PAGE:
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High premium

Booming insurance sector is driving an industry-wide demand for talent

In a mature market such as Hong Kong, many industries find it difficult to achieve and sustain high growth. However, thanks to the ageing population and a strong local appetite to invest, there is one industry that seems to be having few problems pulling in business – insurance.

According to industry practitioners, Hong Kong’s insurance sector is predicted to remain in high growth mode over the next few years. This growth is expected to drive demand for insurance professionals across the board, ranging from technical experts such as actuaries, underwriters and accountants, to middle- and front-office specialists in customer relations, sales and marketing.

“The ageing population is a strong driver of the industry’s growth because many related products are in demand, including pensions, medical insurance and critical illness insurance,” says Billy Wong, president of the Actuarial Society of Hong Kong. He adds that demand from the mainland for investment-linked and international medical insurance coverage has also been a factor of growth.

In the first three quarters of 2013, total gross premiums for the Hong Kong insurance industry increased 14 per cent year-on-year to HK$216.8 billion, according to the Office of the Commissioner of Insurance. The figure represents another significant year of growth since 2009, when total gross premiums dropped 2.1 per cent. The following three years saw consecutive double-digit growth, increasing 11 per cent, 14 per cent and 12.7 per cent respectively.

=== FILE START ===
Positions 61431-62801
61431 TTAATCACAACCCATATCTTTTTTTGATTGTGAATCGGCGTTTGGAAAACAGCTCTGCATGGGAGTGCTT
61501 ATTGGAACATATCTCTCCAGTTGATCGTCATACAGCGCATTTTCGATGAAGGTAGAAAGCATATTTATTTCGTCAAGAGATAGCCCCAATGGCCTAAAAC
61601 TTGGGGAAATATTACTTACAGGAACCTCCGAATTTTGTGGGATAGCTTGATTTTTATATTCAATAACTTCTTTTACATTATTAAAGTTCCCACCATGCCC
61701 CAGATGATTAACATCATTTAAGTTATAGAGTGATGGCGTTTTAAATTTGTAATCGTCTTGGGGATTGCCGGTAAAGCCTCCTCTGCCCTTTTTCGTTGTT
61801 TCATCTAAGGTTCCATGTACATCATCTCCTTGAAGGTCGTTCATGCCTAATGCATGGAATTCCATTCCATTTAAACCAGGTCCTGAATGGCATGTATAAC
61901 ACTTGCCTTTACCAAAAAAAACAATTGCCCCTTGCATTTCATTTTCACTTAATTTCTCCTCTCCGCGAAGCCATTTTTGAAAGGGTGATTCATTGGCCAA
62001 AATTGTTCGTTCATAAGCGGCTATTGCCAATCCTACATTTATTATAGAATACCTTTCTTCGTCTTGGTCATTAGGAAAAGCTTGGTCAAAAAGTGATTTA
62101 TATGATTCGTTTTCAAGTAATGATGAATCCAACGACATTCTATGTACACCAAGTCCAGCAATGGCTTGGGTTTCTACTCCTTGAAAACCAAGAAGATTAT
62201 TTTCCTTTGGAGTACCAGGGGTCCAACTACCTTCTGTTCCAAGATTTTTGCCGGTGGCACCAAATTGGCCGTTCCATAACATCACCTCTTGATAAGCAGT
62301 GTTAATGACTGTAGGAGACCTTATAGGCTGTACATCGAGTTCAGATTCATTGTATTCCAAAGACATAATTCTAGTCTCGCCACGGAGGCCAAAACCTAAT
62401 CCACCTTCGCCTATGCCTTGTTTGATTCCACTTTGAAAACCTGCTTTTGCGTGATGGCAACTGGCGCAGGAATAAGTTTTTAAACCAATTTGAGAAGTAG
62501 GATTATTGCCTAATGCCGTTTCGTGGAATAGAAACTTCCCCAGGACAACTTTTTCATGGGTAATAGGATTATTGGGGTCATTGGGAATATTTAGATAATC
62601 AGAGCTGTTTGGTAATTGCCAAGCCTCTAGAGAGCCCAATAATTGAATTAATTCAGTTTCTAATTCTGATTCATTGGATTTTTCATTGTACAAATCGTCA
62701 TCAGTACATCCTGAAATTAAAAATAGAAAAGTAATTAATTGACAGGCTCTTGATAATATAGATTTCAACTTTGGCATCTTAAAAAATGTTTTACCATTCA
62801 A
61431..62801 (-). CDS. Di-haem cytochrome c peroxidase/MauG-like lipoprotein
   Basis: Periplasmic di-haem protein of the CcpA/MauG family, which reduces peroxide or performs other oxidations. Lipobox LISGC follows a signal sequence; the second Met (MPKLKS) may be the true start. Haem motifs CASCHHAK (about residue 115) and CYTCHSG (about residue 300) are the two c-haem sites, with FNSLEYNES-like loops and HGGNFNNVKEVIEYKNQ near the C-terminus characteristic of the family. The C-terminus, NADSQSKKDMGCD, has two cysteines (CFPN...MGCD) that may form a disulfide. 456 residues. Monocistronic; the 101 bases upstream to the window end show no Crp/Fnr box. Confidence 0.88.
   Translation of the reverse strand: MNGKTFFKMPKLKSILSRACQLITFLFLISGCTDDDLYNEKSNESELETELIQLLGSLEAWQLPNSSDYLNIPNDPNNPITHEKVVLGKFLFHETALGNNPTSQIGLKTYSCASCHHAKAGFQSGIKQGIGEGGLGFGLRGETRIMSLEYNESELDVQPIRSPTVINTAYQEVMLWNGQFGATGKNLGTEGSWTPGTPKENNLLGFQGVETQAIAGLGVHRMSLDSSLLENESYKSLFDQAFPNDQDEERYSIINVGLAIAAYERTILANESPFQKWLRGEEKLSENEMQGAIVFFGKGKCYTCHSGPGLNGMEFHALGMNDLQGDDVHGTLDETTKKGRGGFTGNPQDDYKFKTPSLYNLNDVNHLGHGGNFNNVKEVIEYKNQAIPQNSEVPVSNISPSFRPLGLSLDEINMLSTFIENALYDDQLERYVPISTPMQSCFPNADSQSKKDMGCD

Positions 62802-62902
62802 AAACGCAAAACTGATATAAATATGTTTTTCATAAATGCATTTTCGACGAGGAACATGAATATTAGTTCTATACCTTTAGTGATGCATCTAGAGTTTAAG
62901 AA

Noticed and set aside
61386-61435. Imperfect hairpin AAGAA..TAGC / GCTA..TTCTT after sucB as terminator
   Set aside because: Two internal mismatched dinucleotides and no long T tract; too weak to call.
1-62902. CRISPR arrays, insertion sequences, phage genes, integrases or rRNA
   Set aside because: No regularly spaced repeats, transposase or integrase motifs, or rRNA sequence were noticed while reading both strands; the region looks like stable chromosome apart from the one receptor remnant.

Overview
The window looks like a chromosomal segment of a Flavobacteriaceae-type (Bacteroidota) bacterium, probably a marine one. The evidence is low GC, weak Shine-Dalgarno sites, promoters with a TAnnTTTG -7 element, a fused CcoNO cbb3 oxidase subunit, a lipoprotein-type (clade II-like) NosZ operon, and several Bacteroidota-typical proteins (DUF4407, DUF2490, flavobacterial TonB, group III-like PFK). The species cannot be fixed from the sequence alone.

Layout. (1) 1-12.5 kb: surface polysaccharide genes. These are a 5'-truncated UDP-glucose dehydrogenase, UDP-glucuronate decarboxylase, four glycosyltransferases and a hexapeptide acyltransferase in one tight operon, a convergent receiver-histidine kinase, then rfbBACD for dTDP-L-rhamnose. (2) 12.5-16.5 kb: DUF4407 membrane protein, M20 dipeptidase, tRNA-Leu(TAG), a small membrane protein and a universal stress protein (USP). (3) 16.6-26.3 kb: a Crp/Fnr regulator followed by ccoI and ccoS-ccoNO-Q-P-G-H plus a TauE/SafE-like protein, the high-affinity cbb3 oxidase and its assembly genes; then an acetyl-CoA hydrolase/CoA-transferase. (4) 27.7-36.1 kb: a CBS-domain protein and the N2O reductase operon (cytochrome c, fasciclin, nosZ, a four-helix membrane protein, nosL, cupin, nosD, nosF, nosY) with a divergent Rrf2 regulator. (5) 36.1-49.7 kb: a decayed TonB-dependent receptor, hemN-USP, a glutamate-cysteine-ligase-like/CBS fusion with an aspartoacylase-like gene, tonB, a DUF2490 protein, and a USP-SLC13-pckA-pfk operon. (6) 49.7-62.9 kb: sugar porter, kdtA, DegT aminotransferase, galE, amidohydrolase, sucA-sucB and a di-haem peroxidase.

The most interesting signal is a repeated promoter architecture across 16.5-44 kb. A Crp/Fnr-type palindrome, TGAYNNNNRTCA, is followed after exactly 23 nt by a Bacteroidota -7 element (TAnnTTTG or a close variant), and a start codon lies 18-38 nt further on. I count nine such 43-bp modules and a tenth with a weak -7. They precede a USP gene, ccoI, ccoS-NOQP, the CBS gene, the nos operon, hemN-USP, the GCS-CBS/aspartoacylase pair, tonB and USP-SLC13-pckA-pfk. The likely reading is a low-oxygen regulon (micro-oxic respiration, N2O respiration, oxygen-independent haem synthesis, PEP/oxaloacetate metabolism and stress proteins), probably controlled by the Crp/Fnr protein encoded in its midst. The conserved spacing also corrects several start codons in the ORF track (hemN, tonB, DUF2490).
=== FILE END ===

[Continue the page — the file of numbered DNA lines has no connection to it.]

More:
Given the industry’s rapid expansion and positive outlook, “there are a lot of opportunities across the board,” says Robert Knight, Asia-Pacific insurance sector head at recruiters Heidrick & Struggles.

Kam To, chief HR officer at Manulife (International), says Manulife has, on average, 300 to 400 openings every year, including vacancies available due to turnover. Next year, five to 10 per cent of vacancies will be new roles driven by business growth.

“One area definitely in need of talents is compliance, risks and governance,” To says. He adds that this is because insurance companies are devoting more resources to meet new industry regulations that are being introduced to protect customers. “There are no specific requirements for compliance [positions]. Some candidates have experience in operations, while others have legal backgrounds.”

Roy Halliday, Hong Kong chief executive at Standard Life, observes the same trend. “Seven years ago, my finance director was also my compliance officer. Now, I have eight people in my compliance team. We have five risk specialists and three lawyers who are from all sorts of backgrounds. Some of them are from Big Four accounting firms – audit is a good background for risk and compliance,” he says.

For professional roles in accounting and finance, To says that relevant qualifications and exams passes are needed. For underwriting, while there are no specific degree requirements, openings for fresh graduates are rare.

For actuaries, professional exams are offered separately by actuarial bodies in the US, the UK and Australia. Both the University of Hong Kong and Chinese University also operate degree programmes in actuarial science. Wong says that the US qualification offered by the Society of Actuaries is traditionally more popular among Hong Kong students.